Divrei Torah About Inclusion: Sefer Shemot
Parshat Shmot starts with Miriam and Yocheved watching over baby Moshe as he floats down the Nile and is found by the daughter of Paroah. Later in the parsha we see Moshe leaving the palace of Paroah, risking his life, and protecting the Jewish slave who is being beaten. Moshe then runs away and is confronted by the sneh, the burning bush, where Hashem speaks to him and commands him to go to Paroah and lead the Jews out of mitzrayim. Moshe hesitates to do this and in fact says to Hashem that he cannot be a leader since his speech is poor.
The theme of taking care of each other, no matter what the difficulty is clearly seen throughout this parsha. Yocheved and Miriam were saving not just one baby but they took responsibility of protecting the future of Klal Yisroel. They worked as midwives saving the Jewish babies born despite Paroah’s decree to kill Jewish baby boys. Moshe, despite being brought up in the palace with all of its luxuries, goes out and takes the responsibility of protecting the Jewish slaves from harm and pain. Moshe, Miriam, and Yocheved put their own lives at risk in order to protect those who cannot protect themselves.
And at the burning bush Hashem gives Moshe an even greater responsibility, that of saving the entire nation of Israel. When Moshe says he cannot do this because of his speech, Hashem answers with the following statement “who is it who makes a person clear of speech or lame in speech, hearing or deaf, seeing or blind, but I myself Hashem.” Hashem clearly teaches Moshe that he is the power that creates people how they are and cherishes all people. It is Hashem who decides what a person can do or not do, Hashem gives each of us our abilities and our disabilities. And it is Hashem who sees the value in each of us and guides us on our journey through life. Let us learn from this parsha’s lessons to take responsibility, watch over and protect each other, and remember that Hashem creates each of us the way he feels is correct and gives each of us our purpose and place in the world.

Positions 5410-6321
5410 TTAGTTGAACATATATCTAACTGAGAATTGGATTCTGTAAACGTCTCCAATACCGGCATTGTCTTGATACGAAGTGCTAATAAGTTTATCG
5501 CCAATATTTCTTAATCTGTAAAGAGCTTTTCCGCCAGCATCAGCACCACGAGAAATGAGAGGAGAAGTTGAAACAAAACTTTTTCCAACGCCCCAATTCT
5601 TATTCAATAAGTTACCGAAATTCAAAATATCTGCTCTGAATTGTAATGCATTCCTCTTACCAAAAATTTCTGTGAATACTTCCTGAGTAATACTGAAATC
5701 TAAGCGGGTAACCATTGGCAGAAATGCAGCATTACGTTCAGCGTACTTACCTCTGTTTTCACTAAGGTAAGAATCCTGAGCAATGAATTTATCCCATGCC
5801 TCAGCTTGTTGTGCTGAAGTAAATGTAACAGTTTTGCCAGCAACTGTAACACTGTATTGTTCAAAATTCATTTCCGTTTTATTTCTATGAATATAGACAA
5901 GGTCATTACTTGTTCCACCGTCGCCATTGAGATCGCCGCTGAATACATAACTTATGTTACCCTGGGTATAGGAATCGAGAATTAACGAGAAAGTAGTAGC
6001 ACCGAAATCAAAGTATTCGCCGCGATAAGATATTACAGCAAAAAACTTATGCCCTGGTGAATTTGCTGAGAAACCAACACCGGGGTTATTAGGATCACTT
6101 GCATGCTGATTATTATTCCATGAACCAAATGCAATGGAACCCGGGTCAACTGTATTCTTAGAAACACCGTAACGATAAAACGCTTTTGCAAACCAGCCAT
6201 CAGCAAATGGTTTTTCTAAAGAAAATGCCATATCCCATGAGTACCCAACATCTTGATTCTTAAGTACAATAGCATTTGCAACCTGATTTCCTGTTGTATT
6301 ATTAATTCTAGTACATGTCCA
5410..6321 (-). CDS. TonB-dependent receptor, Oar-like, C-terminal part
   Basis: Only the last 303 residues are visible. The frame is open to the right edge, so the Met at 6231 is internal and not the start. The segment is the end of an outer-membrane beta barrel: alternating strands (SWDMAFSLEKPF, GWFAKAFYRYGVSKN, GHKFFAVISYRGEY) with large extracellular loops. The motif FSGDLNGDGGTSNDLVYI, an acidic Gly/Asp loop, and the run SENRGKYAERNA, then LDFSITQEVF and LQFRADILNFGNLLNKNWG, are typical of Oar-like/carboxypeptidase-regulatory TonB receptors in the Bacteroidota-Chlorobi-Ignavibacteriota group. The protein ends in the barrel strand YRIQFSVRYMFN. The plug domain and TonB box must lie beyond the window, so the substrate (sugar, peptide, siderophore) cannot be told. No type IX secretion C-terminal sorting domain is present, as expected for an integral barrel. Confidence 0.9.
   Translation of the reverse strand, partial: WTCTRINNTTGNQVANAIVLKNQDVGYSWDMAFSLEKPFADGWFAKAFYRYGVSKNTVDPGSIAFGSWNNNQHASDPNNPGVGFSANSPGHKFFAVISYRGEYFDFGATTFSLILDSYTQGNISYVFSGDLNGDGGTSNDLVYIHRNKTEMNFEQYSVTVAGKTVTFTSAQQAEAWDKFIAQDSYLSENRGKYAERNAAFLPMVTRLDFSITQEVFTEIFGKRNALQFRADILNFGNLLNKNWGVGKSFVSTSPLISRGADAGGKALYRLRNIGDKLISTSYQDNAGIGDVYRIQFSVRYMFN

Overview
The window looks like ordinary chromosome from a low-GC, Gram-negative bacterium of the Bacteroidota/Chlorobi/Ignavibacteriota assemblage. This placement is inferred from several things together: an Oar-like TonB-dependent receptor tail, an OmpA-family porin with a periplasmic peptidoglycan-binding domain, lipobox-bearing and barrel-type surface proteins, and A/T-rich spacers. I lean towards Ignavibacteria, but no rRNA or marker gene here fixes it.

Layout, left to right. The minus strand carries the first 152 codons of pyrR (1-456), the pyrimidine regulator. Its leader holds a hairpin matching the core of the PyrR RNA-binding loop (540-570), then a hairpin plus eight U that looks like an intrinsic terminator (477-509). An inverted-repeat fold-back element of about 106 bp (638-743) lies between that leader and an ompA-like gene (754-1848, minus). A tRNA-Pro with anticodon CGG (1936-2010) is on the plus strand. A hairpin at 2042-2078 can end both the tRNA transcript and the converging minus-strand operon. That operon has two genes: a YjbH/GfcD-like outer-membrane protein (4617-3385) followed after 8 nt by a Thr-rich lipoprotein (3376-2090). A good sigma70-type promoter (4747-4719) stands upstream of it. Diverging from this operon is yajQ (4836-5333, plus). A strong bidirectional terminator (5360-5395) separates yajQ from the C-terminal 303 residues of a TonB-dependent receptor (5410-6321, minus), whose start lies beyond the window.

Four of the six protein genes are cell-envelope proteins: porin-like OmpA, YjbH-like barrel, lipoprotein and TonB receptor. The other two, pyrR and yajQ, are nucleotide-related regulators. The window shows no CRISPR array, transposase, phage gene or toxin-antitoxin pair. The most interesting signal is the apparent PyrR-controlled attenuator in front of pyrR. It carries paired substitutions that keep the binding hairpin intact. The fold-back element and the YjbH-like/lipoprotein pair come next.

In this week’s parsha, Parshat Va-ereh, Moshe goes In front of Pharaoh to ask him to release Bnei Yisroel from their slavery in Mitzrayim. He does not go alone. We have learned previously that he has trouble speaking and Hashem sent Aron to help him speak. Aron is his “mouth piece”, his assistant, his advocate. He stands in front of Pharaoh and speaks Hashem’s words that Moshe is not able to say for himself. We can say that Aron is the first “shadow” in the Torah. Both Moshe and Aron play key roles in taking the Jews out of Egypt, working together, through the help of Hashem.
But We can learn more from this. We all need assistance in our lives at certain times. We cannot always speak for ourselves. Whether we have disabilities or abilities we need to remember that it is ok to ask for help from someone else. And anyone can be this assistant, whether they are abled or disabled. We all have some reason why we are not perfect and can use help from another person. What this parsha teaches us is the value of being both the assistant and the assisted. Moshe (the assisted) and Aron (the assistant) worked together with Hashem to bring the Jews from slavery. We need to remember to always work together, not be afraid to ask for help, and b’yachad lead Bnei Yisroel into becoming a complete Klal Yisroel.
In Parshat Bo we learn about the last days that Bnei Yisroel are in Mitzrayim. We will focus on two important pieces of this narrative as we discuss inclusion this week. The first is that Bnei Yisroel are commanded to declare that a new moon has risen. This is the start of the month of Nisan, the month of our redemption. It is the first mitzvah given to Bnei Yisroel as a nation. It is the mitzvah that recognizes the Jews as one people, working together, to the goal of leaving Egypt and declaring Hashem as the one true G-d. This is an event that forms them into a Community of Jews. The second piece in the parsha is that Bnei Yisroel are commanded to take the Korban Pesach, the sacrifice of the lamb for Pesach. Here each family individually was told to make a korban Pesach. The people were commanded to eat the meat at night but finish it before midnight. However the Torah continues and says that if the korban would be too big for the family they should join together with another family-working together to complete Hashem’s mitzvah. So Bnei Yisroel are shown two aspects of their identity as the nation of Hashem. One is their community responsibility (the new moon) and the other is their family responsibility(the korban Pesach). But even as individual families Bnei Yisroel are instructed not to forget the greater community and work together to complete Hashem’s will. We can learn from this parsha the importance of both the community and the individual. But sometimes the individual cannot work alone and therefore needs to ask help and work together with others. Only by working together do we truly become a Klal Yisroel, able to fulfill Hashem’s mitzvot. As we enter Shabbat enjoy the individual time with your family but remember to look further out to the Klal, the community, and welcome all individuals into your home. Working B’Yachad on this mission will help us stay the true Klal Yisroel in Hashem’s eyes.